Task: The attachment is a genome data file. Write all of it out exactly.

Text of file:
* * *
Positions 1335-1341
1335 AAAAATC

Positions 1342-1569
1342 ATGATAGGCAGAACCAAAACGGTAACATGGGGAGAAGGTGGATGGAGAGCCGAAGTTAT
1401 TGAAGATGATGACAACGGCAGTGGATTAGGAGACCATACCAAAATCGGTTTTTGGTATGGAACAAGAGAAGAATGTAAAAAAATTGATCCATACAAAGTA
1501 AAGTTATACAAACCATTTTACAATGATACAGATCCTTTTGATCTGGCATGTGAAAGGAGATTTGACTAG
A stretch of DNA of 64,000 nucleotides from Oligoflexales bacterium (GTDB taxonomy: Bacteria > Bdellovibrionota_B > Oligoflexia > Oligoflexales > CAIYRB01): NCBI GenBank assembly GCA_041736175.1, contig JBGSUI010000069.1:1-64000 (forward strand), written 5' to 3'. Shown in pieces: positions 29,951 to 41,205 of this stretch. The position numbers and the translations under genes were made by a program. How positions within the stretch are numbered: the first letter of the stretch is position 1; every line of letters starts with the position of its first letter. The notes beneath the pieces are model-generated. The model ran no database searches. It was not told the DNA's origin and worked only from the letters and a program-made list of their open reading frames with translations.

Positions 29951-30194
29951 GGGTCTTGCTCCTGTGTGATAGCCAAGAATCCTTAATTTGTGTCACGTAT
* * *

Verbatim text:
Positions 1335-1341
1335 AAAAATC

Positions 1342-1569
1342 ATGATAGGCAGAACCAAAACGGTAACATGGGGAGAAGGTGGATGGAGAGCCGAAGTTAT
1401 TGAAGATGATGACAACGGCAGTGGATTAGGAGACCATACCAAAATCGGTTTTTGGTATGGAACAAGAGAAGAATGTAAAAAAATTGATCCATACAAAGTA
1501 AAGTTATACAAACCATTTTACAATGATACAGATCCTTTTGATCTGGCATGTGAAAGGAGATTTGACTAG
A stretch of DNA of 64,000 nucleotides from Oligoflexales bacterium (GTDB taxonomy: Bacteria > Bdellovibrionota_B > Oligoflexia > Oligoflexales > CAIYRB01): NCBI GenBank assembly GCA_041736175.1, contig JBGSUI010000069.1:1-64000 (forward strand), written 5' to 3'. Shown in pieces: positions 29,951 to 41,205 of this stretch. The position numbers and the translations under genes were made by a program. How positions within the stretch are numbered: the first letter of the stretch is position 1; every line of letters starts with the position of its first letter. The notes beneath the pieces are model-generated. The model ran no database searches. It was not told the DNA's origin and worked only from the letters and a program-made list of their open reading frames with translations.

Positions 29951-30194
29951 GGGTCTTGCTCCTGTGTGATAGCCAAGAATCCTTAATTTGTGTCACGTAT